Michael Ironside has made a career of playing memorable tough guys over his 40-year career. From classics like Top Gun and Starship Troopers to his more recent work in X-Men: First Class and The Alienist, it’s a sure bet you’ve enjoyed his performances over the years.
He’s now starring in the the thriller, Knuckleball, about a 12-year old (Luca Villacis) who goes to visit his grandfather Jacob (Ironside) on his farm, located far away from town. Ironside, along with the young cast (including his Turbo Kid co-star, Munro Chambers), is terrific and director Michael Peterson delivers the chills.
In the interview, Ironside talks about his role, how he chooses his projects and why he likes to help out indie filmmakers.
Michael Ironside: You’ve seen the film?
Oh, yeah. It was not like anything that I thought it was going to be, and I mean that in the best way possible.
Michael Ironside: Yeah, isn’t it great?
Yeah, it really is good. How did you get involved in it?
Michael Ironside: Well, the script was sent to me through a friend. Michael Peterson, we had a mutual friend.
I get about 4 or 5 unsolicited scripts a week. I’ve been doing this for a long time, almost half a century, and I tell people that if you have something, send it to me, make sure it’s copy written, so I don’t get any legal problems. Usually about 1 in 25 is worth giving notes on. Most of the time, it’s ‘thank you very much, but I’m going to pass.” But Mike was one of those scripts.
We talked over the phone. He was going to be down near me, so we had breakfast together and we clicked. My ideas on the script and his ideas about the story were very, very similar. And we hit it off.
The story for me is about miscommunication. Never in the universe have we ever had more opportunities to communicate: cellphones, internet, Twitter feeds, all these things. And so little is being said honestly. And that’s we wanted to talk about. We have all these people who are, basically connected in some way but absolutely isolated, in communication. An inability to say and be heard what is going on.
Whether it’s generational from Jacob to his daughter to his grandchildren. Whether it’s the husband and wife. I mean, you look at the first 5 minutes of the film, when we drop into the universe in this stark landscape and inside that BMW. The husband’s talking and not being heard, the mother’s taking medication for anxiety, the kid’s on his cellphone playing a game in the back, and nobody can hear you talk until the kid says, “No, no, there’s the turn.” And they almost missed the turn.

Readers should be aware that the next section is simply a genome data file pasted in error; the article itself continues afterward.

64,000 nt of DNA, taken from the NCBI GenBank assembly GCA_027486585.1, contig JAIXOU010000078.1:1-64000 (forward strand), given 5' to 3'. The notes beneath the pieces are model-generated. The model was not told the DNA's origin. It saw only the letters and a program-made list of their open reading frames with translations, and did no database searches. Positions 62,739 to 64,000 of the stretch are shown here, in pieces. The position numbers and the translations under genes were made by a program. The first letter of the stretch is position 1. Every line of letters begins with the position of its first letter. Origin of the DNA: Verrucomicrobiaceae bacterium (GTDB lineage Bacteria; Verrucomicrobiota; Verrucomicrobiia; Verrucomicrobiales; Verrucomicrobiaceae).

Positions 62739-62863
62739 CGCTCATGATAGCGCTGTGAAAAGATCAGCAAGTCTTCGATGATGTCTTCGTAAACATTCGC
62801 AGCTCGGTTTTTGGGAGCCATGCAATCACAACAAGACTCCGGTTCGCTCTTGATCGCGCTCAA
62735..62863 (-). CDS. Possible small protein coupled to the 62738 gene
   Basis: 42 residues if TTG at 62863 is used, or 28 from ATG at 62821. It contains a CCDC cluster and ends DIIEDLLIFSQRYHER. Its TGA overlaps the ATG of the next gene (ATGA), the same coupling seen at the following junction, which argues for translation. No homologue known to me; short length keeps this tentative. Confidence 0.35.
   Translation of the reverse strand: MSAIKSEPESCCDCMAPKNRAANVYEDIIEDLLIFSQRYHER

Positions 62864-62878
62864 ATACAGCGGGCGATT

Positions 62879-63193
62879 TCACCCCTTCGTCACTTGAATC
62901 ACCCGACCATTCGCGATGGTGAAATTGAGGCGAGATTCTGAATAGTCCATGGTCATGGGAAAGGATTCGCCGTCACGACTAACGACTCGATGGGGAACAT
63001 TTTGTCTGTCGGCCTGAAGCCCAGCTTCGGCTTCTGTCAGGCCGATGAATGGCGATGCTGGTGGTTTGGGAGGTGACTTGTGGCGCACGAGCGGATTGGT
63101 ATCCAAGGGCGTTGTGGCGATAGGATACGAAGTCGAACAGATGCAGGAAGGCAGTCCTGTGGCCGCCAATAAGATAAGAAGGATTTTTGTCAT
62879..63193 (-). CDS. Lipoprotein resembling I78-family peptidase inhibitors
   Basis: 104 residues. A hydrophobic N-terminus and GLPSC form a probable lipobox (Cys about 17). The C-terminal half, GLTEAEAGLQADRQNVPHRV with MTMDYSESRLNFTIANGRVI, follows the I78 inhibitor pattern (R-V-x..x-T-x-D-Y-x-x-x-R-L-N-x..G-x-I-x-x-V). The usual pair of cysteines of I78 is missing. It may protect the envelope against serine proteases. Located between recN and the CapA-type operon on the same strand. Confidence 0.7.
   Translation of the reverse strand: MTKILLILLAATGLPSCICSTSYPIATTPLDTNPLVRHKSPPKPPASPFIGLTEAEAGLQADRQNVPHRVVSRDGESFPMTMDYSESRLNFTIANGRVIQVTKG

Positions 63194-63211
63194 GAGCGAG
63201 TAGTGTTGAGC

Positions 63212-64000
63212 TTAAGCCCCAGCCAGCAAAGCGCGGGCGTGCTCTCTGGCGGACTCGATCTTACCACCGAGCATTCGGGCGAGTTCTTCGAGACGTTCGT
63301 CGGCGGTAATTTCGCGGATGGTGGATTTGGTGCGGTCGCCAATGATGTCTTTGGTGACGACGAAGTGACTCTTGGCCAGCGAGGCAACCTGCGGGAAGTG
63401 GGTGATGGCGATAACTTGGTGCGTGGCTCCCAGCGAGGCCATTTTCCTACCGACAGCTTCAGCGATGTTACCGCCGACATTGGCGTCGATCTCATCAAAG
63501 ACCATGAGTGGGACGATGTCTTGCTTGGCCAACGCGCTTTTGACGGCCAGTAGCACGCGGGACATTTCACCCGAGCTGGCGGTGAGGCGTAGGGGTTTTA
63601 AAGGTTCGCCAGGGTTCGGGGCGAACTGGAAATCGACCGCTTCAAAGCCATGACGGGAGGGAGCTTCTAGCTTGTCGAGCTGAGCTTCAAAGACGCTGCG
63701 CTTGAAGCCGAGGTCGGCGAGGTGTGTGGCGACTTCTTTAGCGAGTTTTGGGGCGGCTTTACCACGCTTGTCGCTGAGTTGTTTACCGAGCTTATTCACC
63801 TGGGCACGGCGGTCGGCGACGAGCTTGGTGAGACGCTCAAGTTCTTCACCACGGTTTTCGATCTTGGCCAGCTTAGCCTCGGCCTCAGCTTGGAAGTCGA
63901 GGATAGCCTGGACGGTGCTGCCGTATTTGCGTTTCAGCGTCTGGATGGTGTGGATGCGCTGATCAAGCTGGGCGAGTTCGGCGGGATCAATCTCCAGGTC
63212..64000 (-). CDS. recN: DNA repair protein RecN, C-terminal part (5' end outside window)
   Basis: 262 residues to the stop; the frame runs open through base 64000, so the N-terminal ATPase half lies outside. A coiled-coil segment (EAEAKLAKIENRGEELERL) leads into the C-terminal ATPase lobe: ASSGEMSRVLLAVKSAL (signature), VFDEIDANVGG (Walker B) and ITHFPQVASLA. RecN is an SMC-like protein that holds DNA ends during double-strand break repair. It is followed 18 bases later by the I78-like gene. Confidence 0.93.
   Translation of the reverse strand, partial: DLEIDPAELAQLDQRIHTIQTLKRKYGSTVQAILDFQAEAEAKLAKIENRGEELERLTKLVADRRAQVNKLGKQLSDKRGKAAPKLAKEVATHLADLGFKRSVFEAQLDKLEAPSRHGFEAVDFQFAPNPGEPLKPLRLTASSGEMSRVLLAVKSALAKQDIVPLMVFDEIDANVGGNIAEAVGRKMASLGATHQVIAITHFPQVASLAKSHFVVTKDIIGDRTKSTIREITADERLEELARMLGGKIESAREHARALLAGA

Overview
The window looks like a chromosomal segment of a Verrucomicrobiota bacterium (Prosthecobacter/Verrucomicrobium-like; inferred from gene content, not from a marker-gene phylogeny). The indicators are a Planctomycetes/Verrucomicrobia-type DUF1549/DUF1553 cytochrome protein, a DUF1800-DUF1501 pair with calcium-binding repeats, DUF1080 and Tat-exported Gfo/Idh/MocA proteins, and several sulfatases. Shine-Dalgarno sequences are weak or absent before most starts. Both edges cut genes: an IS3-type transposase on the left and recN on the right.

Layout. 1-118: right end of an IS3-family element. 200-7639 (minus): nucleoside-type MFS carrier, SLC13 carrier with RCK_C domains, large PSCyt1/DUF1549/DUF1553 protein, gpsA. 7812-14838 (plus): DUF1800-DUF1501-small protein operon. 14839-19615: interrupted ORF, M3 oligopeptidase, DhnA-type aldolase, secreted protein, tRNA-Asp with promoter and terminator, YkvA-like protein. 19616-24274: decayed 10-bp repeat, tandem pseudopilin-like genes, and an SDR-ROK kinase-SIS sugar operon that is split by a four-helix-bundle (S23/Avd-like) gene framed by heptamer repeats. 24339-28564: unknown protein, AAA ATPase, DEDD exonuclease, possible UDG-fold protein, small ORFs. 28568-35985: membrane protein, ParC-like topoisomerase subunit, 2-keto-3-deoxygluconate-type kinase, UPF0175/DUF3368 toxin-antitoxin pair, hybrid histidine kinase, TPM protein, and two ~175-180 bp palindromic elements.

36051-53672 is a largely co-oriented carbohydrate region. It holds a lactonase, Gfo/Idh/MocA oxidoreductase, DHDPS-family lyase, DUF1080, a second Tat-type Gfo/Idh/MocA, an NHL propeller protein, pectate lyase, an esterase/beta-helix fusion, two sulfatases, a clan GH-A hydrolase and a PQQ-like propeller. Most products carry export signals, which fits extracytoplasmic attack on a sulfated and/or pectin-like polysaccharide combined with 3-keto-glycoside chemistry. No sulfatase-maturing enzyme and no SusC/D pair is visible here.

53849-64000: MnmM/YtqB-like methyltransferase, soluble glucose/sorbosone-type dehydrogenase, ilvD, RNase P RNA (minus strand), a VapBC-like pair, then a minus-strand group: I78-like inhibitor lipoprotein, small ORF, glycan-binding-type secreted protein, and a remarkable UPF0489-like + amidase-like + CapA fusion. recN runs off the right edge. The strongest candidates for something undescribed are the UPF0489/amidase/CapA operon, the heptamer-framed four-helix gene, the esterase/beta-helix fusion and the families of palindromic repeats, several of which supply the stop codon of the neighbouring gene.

The first time the daughter and I got together we made a choice and all of us did not touch. There’s no hugging, there’s no touching. The first touching that happened was when I put my arm around my grandson.
You know, the script was wonderful. Mike and Kevin Cockle did a great job on their basic script, and we altered it, and changed it slightly. I brought some of my own experience to it.
I mean, I suggested Munro Chambers. Munro read it, and he was in. You know, Munro, I told him, “You’ve got to take a chance and show people what a wonderful actor you are.” We’d done Turbo Kid together and I’ve known him for a while. And so he committed to it, Michael Peterson said, “My God, that’s such a great idea.” I mean, Munro got artificial teeth made, he did prosthetics to his face slightly, he slightly changed his hairline. Stuff you wouldn’t really notice. They’re very subtle, but it changed the way he walked. It’s just wonderful stuff.
Watching it, I felt like your character was different things to different people. Then I read an interview where you said that you were basically playing three different characters.
Michael Ironside: Well, I say two characters and I changed one for one sequence. But there’s two complete characters. There’s Jacob who is the organic person I chose to play and then there’s the Jacob that is seen through Dixon’s eyes, through Munro Chambers’s eyes. He’s a completely different character. Has a different emotional foundation, they’re completely different characters, where I just chose to create a completely different persona for him, and I think it worked.
If I do one large project a year, I can go out and find these unsolicited smaller projects that I can help, with my ability to get press and things like that. And I hope it gets seen by a lot of people. This is not something that you’re just going to be able to forget 10 minutes after the film, or 20 minutes after the film. It’s gonna stay with you for a couple of days. It’ll stay with you, because it really has an organic base to it. The fear of not being said or heard or loved.
Knuckleball is in theaters and streaming everywhere, including Amazon.